We don’t like it, and it certainly isn’t easy, but sometimes it has to be done. Sometimes you just have to fire a client.
Maybe they’re demanding, or maybe you consistently have trouble getting them to pay you, or maybe they cut corners in such a way as to put your company in danger, or maybe (and this is a big one) they’re just downright not very nice to work with. No matter, once you’ve carefully thought through the situation – after all, it has a budget impact, so you are certainly going to think though things very carefully – but once you’ve done that, and decided to take that next step – then what do you do?
Well, first get in the right headspace. If things have gotten so bad that you have decided to call it, then there have probably been some difficult conversations or situations with this client, and you probably have feelings about all that. But, it’s critically important that you don’t take that into your communication with them.
Don’t try to be right. There’s no upside to it. If you waste valuable time re-litigating what happened when, and who was responsible for what, and who didn’t do what they were supposed to do – you’re only doing all that because deep down you want them to say “oh yeah, you’re right – I was completely wrong there. I didn’t give you any of the information you needed to do your job, and I was a bit of a brat about it. I’m so sorry, please say you’ll continue to work with us”.
Now, how likely do you think it is they will say that? Right, not likely at all. And so if you already know that, why would you even bring those things up? Because, you (me, and anyone else in this type of situation) wants to get their FACTS out there. I want to put the truth of what happened on the table – so there! Well, OK, you can do that – but you’re only doing it to make YOU feel better. It won’t change THEIR mind – and might in fact inflame the situation.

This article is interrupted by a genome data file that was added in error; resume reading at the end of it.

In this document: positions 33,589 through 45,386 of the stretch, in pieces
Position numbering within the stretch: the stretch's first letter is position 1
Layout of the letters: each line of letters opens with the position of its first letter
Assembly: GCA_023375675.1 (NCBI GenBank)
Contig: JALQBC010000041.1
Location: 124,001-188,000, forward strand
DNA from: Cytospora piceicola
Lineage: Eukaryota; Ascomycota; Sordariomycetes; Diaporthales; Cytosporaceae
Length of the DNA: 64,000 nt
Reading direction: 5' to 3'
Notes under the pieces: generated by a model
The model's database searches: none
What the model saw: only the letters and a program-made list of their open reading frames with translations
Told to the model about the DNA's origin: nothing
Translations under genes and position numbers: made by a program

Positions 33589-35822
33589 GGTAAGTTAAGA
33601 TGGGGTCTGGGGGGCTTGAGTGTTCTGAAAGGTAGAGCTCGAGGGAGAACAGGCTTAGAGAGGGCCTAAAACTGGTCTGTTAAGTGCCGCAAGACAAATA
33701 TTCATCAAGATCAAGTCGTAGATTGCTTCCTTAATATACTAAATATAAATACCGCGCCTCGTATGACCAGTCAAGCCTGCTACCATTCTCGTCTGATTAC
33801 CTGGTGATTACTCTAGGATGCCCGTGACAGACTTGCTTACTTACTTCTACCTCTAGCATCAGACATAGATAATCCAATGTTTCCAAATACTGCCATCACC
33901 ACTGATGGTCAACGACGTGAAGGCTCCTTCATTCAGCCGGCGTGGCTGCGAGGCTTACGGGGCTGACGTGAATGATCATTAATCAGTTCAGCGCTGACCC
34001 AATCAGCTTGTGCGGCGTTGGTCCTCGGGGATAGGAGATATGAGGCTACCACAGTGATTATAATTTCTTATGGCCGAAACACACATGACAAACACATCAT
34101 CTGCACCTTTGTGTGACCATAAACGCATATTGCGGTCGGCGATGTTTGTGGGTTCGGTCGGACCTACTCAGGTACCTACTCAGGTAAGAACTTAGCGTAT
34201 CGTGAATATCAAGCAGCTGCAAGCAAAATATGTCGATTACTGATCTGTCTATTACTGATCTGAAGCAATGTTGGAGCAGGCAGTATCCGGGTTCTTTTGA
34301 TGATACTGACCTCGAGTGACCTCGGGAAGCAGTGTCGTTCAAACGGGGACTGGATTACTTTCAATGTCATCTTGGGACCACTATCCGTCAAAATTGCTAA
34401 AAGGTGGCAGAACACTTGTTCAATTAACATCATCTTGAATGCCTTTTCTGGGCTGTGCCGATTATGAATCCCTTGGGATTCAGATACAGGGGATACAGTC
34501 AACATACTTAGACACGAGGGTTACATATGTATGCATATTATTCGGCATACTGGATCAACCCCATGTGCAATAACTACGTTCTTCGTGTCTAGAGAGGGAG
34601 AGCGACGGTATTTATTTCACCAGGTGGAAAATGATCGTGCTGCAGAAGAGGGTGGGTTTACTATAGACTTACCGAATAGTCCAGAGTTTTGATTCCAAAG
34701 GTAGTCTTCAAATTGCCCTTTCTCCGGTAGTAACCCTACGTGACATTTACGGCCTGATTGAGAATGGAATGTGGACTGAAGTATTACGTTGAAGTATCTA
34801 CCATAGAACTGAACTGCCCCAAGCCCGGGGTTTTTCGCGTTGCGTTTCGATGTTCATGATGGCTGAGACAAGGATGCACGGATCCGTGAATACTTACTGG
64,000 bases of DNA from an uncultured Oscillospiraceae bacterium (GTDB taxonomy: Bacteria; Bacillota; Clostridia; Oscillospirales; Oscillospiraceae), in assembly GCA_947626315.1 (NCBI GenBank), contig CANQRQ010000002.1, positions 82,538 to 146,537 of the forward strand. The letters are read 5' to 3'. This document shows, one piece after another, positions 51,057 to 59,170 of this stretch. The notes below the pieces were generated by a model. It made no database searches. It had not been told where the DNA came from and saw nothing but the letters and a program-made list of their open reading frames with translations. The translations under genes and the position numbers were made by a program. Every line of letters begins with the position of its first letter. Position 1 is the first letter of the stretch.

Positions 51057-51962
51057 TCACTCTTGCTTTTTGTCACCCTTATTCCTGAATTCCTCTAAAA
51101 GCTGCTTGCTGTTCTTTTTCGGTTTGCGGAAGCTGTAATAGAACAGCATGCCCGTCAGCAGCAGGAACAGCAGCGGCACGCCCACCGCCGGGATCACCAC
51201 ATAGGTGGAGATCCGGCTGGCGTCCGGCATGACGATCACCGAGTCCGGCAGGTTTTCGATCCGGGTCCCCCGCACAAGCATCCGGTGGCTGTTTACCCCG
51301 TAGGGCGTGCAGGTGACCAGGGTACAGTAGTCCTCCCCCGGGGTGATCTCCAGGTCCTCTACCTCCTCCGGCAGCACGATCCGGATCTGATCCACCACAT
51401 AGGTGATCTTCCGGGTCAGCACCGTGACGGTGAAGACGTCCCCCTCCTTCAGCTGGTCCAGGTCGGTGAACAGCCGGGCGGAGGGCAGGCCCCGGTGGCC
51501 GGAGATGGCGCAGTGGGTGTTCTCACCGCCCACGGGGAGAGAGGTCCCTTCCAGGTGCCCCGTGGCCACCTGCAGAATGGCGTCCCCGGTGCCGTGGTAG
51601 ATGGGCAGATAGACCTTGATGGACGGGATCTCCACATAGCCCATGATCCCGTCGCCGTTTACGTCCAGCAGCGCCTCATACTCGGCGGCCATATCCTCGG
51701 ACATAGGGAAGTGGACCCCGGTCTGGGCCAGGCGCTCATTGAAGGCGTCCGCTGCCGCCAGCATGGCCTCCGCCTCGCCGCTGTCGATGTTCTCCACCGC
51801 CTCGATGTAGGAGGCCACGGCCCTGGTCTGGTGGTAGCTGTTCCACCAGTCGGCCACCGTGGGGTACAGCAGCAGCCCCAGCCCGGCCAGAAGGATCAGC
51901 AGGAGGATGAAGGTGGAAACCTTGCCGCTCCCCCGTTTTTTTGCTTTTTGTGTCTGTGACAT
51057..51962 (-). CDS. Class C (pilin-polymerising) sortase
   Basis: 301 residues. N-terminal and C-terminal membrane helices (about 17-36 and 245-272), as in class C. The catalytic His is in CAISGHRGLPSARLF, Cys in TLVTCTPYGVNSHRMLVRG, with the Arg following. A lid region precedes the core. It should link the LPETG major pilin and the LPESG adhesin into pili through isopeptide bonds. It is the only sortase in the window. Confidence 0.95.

Nope, a graceful exit is the way to go.
First, draft your termination letter. Be sure to go back and look at your agreement, so you can be sure you are keeping within the terms of notice and termination. Is there a required notice period, are you just not renewing the agreement at the renewal date or are you terminating the agreement outside a renewal period.
This is also the perfect opportunity to re-familiarize yourself with the actions that have to happen once notice has been given. Do you have to turn over documents or materials within a certain timeframe. Or transfer application ownership etc. Just be sure you have at least thought about all this before you deliver the termination notice.
Start out by thanking them for the opportunity to be their xyz partner – something like “thank you for the opportunity to be your HR partner”. Then be crystal clear that your company (not you, but your company) is terminating the engagement. It could be something like, please be advised that My Company, Inc. has elected not to renew the engagement and will be terminating services effective whatever date. Or, please be advised that My Company, Inc. will be terminating services effective whatever date.
So, that’s the first paragraph. In the next paragraph talk about next steps – you’ll put together a transition plan in the next 10 days, or something similar.